Georgia is the most extensive state east of the Mississippi River in terms of land area, although it is the fourth most extensive (after Michigan, Florida, and Wisconsin) in total area, a term which includes expanses of water which are part of state territory.
Buzz is one of the two official mascots of the Georgia Institute of Technology. Buzz is usually represented as a stylized yellowjacket with yellow-and-black fur, white wings, a yellow head, and antennae. He is almost never drawn with six legs, but rather with arms, legs, hands (in white gloves) and feet (in black Converse high tops), like a human. Invented in 1972 and reinvented in 1979, Buzz reflects the tradition of referring to Georgia Tech students as "Yellow Jackets." Buzz is also one of Georgia Tech's emblems and trademarks, one that they defended in a 1998 legal conflict with the Salt Lake Buzz.
Wadsworth Aekins Jarrell is an African-Americanpainter, sculptor and printmaker. Born in Albany, Georgia, he moved to Chicago, Illinois, where he attended the Art Institute of Chicago. After graduation, he became heavily involved in the local art scene and through his early work he explored the working life of blacks in Chicago and found influence in the sights and sounds of jazz music. In the late 1960s he opened WJ Studio and Gallery, where, along with his wife, Jae, he hosted regional artists and musicians. Mid-1960s Chicago saw a rise in racial violence leading to the examination of race relations and black empowerment by local artists. Jarrell became involved in the Organization of Black American Culture, a group that would serve as a launching pad for the era's black art movement. In 1967, OBAC artists created the Wall of Respect, a mural in Chicago that depicted African American heroes and is credited with triggering the political mural movement in Chicago and beyond. In 1969, Jarrell co-founded AFRICOBRA: African Commune of Bad Relevant Artists. AFRICOBRA would become internationally acclaimed for their politically themed art and use of "coolaid colors" in their paintings. Jarrell's career took him to Africa in 1977, where he found inspiration in the Senufo people of Nigeria. Upon return to the United States he moved to Georgia and taught at the University of Georgia. In Georgia, he began to use a bricklayer's trowel on his canvases, creating a textured appearance within his already visually active paintings. The figures often seen in his paintings are abstract and inspired by the masks and sculptures of Nigeria. These Nigerian arts have also inspired Jarrell's totem sculptures. Living and working in Cleveland, Jarrell continues to explore the contemporary African American experience through his paintings, sculptures, and prints. His work is found in the collections of the National Museum of African American History and Culture, High Museum of Art, The Studio Museum in Harlem and the University of Delaware.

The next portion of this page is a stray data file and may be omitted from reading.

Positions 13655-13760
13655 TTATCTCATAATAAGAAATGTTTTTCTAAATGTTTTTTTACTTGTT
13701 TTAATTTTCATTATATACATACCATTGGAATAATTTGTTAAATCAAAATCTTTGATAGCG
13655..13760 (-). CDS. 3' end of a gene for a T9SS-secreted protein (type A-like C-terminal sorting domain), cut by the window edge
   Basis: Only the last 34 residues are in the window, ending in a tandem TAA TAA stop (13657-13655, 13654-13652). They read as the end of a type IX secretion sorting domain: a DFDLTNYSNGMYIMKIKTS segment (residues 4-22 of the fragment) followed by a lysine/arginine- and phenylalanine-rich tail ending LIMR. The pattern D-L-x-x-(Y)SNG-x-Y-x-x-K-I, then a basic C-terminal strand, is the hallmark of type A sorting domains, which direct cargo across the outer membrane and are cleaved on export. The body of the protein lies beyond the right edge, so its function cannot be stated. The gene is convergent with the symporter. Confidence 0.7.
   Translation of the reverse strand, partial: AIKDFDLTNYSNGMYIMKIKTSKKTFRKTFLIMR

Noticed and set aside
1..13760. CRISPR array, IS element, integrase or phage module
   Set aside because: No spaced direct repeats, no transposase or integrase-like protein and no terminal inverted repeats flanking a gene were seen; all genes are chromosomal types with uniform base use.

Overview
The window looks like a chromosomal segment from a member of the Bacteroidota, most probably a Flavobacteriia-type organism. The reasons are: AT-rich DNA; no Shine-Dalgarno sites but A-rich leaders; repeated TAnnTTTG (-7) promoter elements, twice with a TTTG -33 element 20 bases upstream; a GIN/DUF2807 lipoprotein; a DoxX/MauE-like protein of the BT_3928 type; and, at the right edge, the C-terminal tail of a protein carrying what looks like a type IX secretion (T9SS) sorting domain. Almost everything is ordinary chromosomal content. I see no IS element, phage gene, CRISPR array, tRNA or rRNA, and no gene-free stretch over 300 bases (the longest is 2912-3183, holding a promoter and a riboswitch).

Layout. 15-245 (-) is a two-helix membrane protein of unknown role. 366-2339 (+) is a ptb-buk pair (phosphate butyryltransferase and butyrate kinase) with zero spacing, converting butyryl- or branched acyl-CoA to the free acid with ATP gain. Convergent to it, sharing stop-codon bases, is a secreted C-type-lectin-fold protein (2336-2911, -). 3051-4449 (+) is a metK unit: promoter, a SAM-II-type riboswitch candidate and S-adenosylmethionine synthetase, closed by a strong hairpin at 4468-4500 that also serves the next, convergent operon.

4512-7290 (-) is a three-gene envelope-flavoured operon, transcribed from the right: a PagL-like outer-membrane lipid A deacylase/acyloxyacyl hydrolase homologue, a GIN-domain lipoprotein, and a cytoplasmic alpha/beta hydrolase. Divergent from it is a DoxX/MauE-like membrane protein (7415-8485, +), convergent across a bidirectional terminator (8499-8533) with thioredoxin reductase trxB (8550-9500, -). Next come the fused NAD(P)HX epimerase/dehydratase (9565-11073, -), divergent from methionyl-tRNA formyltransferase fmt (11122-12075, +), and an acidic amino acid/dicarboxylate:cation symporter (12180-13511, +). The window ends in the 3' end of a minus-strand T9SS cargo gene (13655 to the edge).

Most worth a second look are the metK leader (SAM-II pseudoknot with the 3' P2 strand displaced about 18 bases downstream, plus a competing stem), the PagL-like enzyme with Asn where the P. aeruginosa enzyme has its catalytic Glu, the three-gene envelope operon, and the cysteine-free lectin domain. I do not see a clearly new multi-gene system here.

I think if I had my life to live over again, I'd do things a little different. I was aggressive, perhaps too aggressive. Maybe I went too far. I always had to be right in any argument I was in, I always had to be first in everything. I do indeed think I would have done some things different. And if I had I believe I would have had more friends.